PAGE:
Kaizen | 改善 - Instilling Continuous Ensemble Development (TMEA 2021)

presented by Gerry Miller

featuring the Coppell HS Wind Symphony

Kaizen is a Japanese term meaning “change for the better” or “continuous improvement.” It is a Japanese business philosophy regarding the processes that continuously improve operations and involve all stakeholders. Kaizen sees improvement in productivity as a gradual and methodical process.

The 5 key elements of Kaizen for organizations:

  • Teamwork

  • Personal Discipline

  • Improved Morale

  • Quality

  • Suggestions for Improvement

The Tools of the Trade

  • Yamaha HD300 Harmony Director

  • Tonal Energy App

  • Decibel Meter

  • PreSonus Audiobox 96 (for virtual instruction)

For the clinic handout, click below:

PDF format

For a complete copy of the slides used in the presentation, click below:

PDF format

PPT format (edit as needed)

For a complete copy of the ensemble exercises used in the presentation, click below:

PDF format

For a complete copy of the ensemble exercises as utilized with the Coppell HS Marching Bands, click below:

PDF format

From Stonemason to Sculptor (TMEA 2020)

Thank you for reading our most-recent article in the Southwestern Musician.
You can download the original CLINIC HANDOUT here.


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Download Style Worksheet (pdf)

This is a great tool to use with your students, whether on-line or in-person. Consider a lesson where you discuss these different note shapes and have them color in what they think they should see in Tonal Energy's Analysis window.

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Download Note Grouping Presentation (ppt)

This powerpoint can be used following the individual note presentation about building phrases in MACRO. Again, you can play with this however you like. Perhaps diagram phrases from some of the pieces you're currently preparing.

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Download Note Shape Presentation (ppt)

Use this powerpoint to present the different note shapes to students. Edit as you'd like - we understand that not all directors want to hear the same things for these. Having a "jumping-off point" is so important for codifying ensemble style.

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Download Cresc+Dim Presentation (ppt)

While we didn't talk too much about this in the most-recent article, you can dive in here too talk about the ACTUAL shape that crescendos and diminuendos should follow. Again, edit as you would prefer for your ensemble.

Organized Files

Ensemble Skills Packet

What Works for Us


This is the daily ensemble skills packet we use with the concert bands in Coppell ISD. Different variations on these are used across the middle school and high school ensembles. Feel free to adjust and adapt them as you see fit. If you want to know more about how to use the Yamaha Harmony Director with these exercises, I'll be preparing some videos on that in the next several weeks (Nov-Dec 2020).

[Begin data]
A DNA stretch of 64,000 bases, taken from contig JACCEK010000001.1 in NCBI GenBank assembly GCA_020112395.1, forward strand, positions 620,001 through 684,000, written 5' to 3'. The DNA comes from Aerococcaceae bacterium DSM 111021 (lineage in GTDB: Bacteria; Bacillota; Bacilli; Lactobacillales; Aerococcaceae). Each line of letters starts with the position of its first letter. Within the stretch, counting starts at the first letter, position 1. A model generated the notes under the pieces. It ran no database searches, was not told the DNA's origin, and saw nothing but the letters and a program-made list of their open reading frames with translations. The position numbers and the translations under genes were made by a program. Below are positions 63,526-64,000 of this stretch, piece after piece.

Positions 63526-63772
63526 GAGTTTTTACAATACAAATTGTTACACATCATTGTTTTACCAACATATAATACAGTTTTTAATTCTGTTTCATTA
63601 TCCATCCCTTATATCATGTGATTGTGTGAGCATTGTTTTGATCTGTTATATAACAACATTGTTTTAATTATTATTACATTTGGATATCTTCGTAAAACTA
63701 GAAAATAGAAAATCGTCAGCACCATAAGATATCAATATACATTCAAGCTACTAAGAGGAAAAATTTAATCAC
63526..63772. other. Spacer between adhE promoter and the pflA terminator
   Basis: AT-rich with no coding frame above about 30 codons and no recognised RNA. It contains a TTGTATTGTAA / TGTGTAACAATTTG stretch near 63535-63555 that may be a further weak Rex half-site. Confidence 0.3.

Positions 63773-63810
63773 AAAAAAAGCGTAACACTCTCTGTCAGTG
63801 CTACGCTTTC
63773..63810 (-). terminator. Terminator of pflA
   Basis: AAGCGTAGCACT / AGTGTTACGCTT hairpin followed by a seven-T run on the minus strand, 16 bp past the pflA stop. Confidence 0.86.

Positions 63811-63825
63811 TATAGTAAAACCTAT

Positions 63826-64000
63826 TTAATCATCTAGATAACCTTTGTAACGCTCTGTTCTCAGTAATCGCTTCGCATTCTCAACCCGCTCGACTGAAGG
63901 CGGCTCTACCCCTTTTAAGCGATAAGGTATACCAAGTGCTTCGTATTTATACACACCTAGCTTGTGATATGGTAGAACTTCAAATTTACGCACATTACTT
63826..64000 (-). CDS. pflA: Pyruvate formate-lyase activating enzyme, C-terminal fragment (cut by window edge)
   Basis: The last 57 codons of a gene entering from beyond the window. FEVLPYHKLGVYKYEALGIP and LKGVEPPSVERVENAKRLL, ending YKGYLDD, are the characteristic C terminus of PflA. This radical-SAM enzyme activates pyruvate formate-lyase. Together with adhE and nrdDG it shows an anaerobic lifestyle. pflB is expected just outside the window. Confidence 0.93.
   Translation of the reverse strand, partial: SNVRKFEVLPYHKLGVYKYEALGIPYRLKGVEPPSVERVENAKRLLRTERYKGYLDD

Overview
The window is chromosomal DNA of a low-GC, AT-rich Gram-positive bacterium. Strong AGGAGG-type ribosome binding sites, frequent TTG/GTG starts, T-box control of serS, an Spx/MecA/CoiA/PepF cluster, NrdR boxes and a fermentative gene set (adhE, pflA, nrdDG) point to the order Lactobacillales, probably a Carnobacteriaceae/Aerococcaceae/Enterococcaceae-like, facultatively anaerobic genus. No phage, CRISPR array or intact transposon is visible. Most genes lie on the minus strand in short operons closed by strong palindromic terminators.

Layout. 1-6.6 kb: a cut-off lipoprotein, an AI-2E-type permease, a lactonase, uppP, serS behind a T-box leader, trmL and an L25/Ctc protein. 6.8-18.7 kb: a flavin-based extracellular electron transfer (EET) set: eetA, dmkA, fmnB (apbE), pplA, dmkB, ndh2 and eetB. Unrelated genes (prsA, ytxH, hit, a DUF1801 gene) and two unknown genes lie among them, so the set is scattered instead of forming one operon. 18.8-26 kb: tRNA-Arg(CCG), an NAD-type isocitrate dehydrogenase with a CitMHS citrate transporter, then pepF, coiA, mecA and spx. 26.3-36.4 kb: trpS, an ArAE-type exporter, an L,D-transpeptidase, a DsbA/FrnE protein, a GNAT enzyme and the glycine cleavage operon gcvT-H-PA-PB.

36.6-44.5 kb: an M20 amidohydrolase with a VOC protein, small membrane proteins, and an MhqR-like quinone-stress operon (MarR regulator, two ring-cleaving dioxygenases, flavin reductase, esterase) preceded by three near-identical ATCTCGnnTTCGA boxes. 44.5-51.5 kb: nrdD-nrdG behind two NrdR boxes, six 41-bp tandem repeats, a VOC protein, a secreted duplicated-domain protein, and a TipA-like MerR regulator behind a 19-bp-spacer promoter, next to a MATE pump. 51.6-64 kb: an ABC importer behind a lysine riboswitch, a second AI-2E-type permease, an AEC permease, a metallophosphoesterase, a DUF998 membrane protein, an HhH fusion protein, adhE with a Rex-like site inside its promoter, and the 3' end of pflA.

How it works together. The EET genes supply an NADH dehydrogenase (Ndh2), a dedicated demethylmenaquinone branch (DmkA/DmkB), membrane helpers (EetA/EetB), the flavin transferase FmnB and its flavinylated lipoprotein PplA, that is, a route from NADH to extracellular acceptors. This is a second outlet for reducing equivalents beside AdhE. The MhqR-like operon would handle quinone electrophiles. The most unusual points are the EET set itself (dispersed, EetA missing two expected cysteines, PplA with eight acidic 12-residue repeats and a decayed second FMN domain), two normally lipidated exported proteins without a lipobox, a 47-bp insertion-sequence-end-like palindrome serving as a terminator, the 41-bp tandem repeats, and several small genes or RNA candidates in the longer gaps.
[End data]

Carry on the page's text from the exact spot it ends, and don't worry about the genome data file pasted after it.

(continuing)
Presentation Notes:


We have to assume, during the “bricklaying” stage, we are ensuring that the students can do the following:


Play every note IN-TUNE/IN-TONE/IN-TIME at the correct VOLUME.


During the “bricklaying stage”, don’t worry about…

  • Note Shape

  • Tempo

  • Style

  • Articulation

On Staccato interpretation...

“sharp attack and abrupt release” – Vincent Persichetti

“brevity and detachment…dry but resonant” – Frederick Fennell

“shorten each note value more than normal” – John Paynter

“no accent – tongue easily, lightly” – William Revelli

“only as short as the music requires” – Clarence Sawhill

On Accenteed interpretation...

“more force than would ordinarily be used” – Francis Erickson

“the separation from one tone to the next” – Howard Hanson

“emphasized attack…moderate shortening” – Vaclav Nehlybel

“sharp attack and tone held” – Vincent Persichetti

”detache style…a la string bowing marcato” – William Revelli

On Tenuto interpretation...

“as legato as possible without accent – ‘soft-tongued’” – John Barnes Chance

“full value…minimum space between each note” - Frank Erickson

“sustained legato with emphasis on each tone” – Howard Hanson

“very little separation…slight emphasis or ‘leaning’” – Martin Mailman

“the whole duration is required” – Vaclav Nehlybel

On Marcato interpretation...

“very hard, strong accent with normal spacing” – John Paynter

“sharp accent with tongue, firm, no diminuendo” – William Revelli

“maximum emphasis on attack – Beethoven” – Frederick Fennell

“extremely harsh, sharp attack…considerable decay” – Vincent Persichetti

“strongly emphasized…sometimes shortened” – Vaclav Nehlybel















Contact Information:

Gerry Miller

Director of Bands - Coppell HS

Coordinator of Instrumental Music - Coppell ISD

214.496.6475 (office)


Thanks to my Mentors:


Col. John R. Bourgeois
Dr. Joseph G. Hebert
Prof. Gwen Hotchkiss
Prof. John Reeks
Prof. Sue Loegering Daves
Mr. Anthony Frigo
Mrs. Joni Keller Boulet
Dr. Nicholas Williams
Mr. Scott Mason
Mr. Scott Taylor
Dr. Tom Shine
Mr. George Jones
Dr. Daryl Trent

Dr. Jeff Gershman

Mrs. Amanda Drinkwater

Mr. Jay Bocook

Dr. Nola Jones

Mr. Wayne Dillon

Dr. Jay Kennedy

Thanks to my Colleagues:


Adrian Caswell
Brandon Slovak
Kate Klontz
Annie Chernow
Matthew Rummel
Randall Nguyen
Rusty Gray
Josh Boyd
Jeremy Lindquist
Allie Guinn
Greg McCutcheon
Chantal Hoang
Bona Coogle
Aaron Coronado



Cecilia Hamilton
Sally Bohls
Sara McCallum
Jonathan Jones

Matt Casazza
Christy Springer
Jared Hunt
Andrea Denis
Jon Bohls
Donald Bruce

Blake Birmingham
Jung Moo Lee
Doug Bush
Patricia Islas